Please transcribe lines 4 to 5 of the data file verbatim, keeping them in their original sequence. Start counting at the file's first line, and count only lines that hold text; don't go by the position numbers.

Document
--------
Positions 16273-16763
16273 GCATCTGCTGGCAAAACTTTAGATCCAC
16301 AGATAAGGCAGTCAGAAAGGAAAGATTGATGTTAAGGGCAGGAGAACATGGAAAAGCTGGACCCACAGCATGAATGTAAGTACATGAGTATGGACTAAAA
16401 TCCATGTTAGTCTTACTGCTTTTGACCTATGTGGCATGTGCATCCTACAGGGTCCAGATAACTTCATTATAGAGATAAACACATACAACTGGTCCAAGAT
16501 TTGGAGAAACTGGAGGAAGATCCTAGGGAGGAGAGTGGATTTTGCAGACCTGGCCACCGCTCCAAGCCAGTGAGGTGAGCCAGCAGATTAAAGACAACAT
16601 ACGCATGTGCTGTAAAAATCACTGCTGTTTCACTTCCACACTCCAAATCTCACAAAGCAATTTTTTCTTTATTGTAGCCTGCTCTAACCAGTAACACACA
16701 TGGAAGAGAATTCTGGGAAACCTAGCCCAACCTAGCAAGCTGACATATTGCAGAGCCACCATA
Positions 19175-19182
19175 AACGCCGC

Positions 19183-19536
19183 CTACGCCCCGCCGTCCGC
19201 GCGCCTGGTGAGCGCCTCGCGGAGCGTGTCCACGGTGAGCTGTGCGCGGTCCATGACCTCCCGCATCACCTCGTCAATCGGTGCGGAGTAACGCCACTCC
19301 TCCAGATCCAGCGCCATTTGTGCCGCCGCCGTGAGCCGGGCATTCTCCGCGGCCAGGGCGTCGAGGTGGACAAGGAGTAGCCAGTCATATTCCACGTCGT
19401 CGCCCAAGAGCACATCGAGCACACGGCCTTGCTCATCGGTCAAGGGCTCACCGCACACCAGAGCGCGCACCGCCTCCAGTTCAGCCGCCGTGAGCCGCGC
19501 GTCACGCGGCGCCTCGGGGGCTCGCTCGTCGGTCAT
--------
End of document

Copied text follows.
16401 TCCATGTTAGTCTTACTGCTTTTGACCTATGTGGCATGTGCATCCTACAGGGTCCAGATAACTTCATTATAGAGATAAACACATACAACTGGTCCAAGAT
16501 TTGGAGAAACTGGAGGAAGATCCTAGGGAGGAGAGTGGATTTTGCAGACCTGGCCACCGCTCCAAGCCAGTGAGGTGAGCCAGCAGATTAAAGACAACAT